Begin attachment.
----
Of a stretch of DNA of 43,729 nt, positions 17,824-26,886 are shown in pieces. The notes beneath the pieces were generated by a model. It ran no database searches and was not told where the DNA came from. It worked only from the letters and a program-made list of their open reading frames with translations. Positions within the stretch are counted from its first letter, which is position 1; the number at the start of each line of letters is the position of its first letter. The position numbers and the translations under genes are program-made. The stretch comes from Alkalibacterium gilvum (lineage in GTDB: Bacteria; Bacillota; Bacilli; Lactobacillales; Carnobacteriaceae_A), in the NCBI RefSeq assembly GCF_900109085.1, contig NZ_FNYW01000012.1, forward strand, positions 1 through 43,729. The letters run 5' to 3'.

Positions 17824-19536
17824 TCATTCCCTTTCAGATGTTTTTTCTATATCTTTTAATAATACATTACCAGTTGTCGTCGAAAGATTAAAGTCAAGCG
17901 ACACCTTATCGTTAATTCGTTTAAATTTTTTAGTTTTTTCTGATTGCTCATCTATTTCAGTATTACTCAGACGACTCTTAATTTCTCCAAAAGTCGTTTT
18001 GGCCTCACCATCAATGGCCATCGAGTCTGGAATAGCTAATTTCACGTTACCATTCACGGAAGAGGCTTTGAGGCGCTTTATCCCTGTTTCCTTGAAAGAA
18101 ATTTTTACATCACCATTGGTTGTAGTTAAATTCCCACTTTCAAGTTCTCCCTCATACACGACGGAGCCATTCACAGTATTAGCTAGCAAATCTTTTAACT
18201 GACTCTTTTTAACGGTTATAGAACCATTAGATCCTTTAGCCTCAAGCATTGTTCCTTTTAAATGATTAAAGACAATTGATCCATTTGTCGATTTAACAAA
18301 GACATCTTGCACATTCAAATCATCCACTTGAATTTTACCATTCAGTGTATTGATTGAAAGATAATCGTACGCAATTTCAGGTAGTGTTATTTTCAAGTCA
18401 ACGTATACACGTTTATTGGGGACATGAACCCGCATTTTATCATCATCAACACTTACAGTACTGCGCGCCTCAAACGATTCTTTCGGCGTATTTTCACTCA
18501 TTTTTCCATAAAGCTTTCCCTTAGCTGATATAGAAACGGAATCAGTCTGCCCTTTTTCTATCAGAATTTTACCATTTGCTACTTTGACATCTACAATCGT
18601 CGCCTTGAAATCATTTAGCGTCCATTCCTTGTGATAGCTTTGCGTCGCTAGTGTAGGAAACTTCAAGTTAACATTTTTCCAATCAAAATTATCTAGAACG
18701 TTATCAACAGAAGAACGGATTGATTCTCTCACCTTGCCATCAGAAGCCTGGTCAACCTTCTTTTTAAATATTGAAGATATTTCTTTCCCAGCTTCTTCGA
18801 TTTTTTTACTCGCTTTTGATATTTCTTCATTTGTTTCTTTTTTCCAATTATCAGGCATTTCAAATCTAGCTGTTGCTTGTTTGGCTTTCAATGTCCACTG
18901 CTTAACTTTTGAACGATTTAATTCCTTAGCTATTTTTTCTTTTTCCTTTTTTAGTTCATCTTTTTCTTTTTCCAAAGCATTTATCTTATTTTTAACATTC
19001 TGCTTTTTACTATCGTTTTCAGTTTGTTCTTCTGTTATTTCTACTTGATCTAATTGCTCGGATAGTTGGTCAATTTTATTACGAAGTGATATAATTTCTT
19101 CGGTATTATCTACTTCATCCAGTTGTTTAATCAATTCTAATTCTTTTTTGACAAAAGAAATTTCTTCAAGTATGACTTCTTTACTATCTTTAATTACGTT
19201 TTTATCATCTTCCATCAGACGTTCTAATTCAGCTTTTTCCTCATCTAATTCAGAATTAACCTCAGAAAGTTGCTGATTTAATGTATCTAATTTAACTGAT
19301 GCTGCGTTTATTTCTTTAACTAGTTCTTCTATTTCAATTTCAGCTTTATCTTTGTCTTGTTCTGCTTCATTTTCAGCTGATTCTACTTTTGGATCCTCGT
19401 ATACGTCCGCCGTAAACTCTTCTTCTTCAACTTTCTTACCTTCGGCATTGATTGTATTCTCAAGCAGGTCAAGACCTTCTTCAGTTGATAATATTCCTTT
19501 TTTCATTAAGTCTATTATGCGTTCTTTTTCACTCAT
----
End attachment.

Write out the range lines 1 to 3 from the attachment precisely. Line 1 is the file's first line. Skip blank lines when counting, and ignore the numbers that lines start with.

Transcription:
Of a stretch of DNA of 43,729 nt, positions 17,824-26,886 are shown in pieces. The notes beneath the pieces were generated by a model. It ran no database searches and was not told where the DNA came from. It worked only from the letters and a program-made list of their open reading frames with translations. Positions within the stretch are counted from its first letter, which is position 1; the number at the start of each line of letters is the position of its first letter. The position numbers and the translations under genes are program-made. The stretch comes from Alkalibacterium gilvum (lineage in GTDB: Bacteria; Bacillota; Bacilli; Lactobacillales; Carnobacteriaceae_A), in the NCBI RefSeq assembly GCF_900109085.1, contig NZ_FNYW01000012.1, forward strand, positions 1 through 43,729. The letters run 5' to 3'.

Positions 17824-19536
17824 TCATTCCCTTTCAGATGTTTTTTCTATATCTTTTAATAATACATTACCAGTTGTCGTCGAAAGATTAAAGTCAAGCG